Dollar cost averaging vs lump-sum investing during a bear market

To give an example of how dollar cost averaging can help mitigate losses, let’s give a hypothetical bear market situation:

Lump-sum investment sample computation

Let’s say you have PHP10,000 that you would like to invest in Bitcoin (BTC) with Bitcoin’s price trading at USD 50,000. You started hoping for BTC's price to regain its all-time high, but unfortunately, the crypto market experienced an unexpected downtrend, causing prices to drop to USD 40,000 instead after four weeks. This means that you would be losing 20% or PHP 2,000 worth of your total capital allocated towards BTC, leaving you only with PHP 8,000.

Lump sum investment sample computation

Lump-sum investments are only ideal when you are buying close to the bottom, but which is never easy to determine. Predicting when prices bottom during a market downturn requires you to pay close attention to global market updates and to exert a lot of effort in conducting technical analysis on day-to-day price movements. 

Now let’s compare to how you would have fared if you had used dollar-cost averaging instead. 

Dollar cost averaging sample computation

Using the same starting conditions given above, you start out with PHP 10,000 to invest, but this time spreading it out over the next four weeks, buying PHP 2,500 worth of BTC each week.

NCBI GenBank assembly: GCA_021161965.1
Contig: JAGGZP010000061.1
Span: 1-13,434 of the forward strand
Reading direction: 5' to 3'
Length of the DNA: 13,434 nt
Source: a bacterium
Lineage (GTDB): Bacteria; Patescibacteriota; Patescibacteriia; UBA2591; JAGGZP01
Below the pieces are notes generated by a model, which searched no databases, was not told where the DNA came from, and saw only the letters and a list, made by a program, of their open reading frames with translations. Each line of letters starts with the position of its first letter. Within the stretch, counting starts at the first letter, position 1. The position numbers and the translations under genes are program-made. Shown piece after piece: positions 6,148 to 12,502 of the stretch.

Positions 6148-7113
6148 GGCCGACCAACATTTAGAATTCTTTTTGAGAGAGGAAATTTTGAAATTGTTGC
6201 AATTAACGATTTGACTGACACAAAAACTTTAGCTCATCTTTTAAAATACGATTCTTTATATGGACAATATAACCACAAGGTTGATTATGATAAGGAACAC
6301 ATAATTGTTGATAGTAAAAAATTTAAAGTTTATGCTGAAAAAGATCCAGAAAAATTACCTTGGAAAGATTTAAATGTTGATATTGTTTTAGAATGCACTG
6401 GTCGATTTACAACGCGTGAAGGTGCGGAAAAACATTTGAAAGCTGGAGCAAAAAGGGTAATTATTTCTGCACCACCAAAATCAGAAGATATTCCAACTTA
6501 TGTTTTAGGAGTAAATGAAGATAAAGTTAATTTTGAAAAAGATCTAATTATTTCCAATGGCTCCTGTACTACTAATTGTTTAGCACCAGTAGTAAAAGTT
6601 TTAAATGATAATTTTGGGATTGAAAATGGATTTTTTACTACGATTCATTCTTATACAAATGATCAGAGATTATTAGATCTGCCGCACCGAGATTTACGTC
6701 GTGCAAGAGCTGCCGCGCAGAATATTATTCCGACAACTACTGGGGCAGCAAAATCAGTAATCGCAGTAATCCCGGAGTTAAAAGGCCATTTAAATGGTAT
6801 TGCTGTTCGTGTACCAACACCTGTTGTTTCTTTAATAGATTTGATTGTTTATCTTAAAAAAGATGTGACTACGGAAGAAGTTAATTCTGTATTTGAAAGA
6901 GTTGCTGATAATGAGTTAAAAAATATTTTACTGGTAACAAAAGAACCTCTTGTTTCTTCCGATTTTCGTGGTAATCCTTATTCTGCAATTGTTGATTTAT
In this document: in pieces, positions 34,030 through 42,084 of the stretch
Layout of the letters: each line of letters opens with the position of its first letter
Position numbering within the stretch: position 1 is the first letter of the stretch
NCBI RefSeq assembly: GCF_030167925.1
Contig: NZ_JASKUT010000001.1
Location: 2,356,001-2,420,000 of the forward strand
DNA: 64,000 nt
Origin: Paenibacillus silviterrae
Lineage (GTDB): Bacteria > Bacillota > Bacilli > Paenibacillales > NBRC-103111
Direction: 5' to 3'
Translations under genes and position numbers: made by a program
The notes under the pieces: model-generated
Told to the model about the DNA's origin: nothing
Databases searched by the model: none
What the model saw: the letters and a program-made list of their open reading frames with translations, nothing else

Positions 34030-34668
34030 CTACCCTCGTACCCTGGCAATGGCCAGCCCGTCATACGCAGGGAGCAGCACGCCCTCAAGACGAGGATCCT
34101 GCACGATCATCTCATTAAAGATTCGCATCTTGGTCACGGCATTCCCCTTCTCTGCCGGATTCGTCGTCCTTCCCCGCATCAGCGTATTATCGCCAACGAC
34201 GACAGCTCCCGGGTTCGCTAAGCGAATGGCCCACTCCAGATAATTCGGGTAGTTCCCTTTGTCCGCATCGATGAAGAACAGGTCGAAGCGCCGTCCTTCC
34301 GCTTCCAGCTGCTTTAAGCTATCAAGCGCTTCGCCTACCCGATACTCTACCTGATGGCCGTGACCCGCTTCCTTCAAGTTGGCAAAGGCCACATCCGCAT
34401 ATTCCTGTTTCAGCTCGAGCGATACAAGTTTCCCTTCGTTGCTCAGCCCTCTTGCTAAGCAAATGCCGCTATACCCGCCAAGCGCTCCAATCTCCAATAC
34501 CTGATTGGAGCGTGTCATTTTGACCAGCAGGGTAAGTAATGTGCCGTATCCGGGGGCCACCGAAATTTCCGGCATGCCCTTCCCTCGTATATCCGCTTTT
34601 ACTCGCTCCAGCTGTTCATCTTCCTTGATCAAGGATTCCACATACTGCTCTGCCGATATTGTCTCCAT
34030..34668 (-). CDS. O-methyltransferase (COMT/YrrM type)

You stick to your weekly scheduled buys, but this time instead of losing 20% of your total investment, you end up in a significantly better position at only a ~9% loss. The average cost of your weekly Bitcoin buys would be $36,900 by the end of the fourth week, leaving you with PHP 9,075.

Dollar cost averaging sample computation

As shown by this example, dollar cost averaging allows you to spread your risk and to mitigate losses compared to investing a lump-sum amount at one go during a bear market.However, though many attest to DCA as the soundest strategy for investing, it doesn’t mean that it is always foolproof. A disadvantage of dollar cost averaging is that you could be buying routinely during an uptrending market. 

There is also still a probability that your total investment could end up higher than your initial buys, increasing your risk in the event of a market downturn. And though this doesn’t always translate into a loss, your potential profits will also be reduced since you will be using a smaller portion of the total amount of your investment allocation.

It’s all about weighing the advantages and disadvantages against the current situation of the market. But all in all, dollar cost averaging always offers a less stressful alternative to lump-sum investment and is the most convenient way for most people who may be too busy or occupied to give too much time and effort in monitoring their investments. 

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DISCLAIMER: The statements in this article do not constitute financial advice. PDAX does not guarantee the technical and financial integrity of the digital asset and its ecosystem. Any and all trading involving the digital asset is subject to the user’s risk and discretion and must be done after adequate and in-depth research and analysis.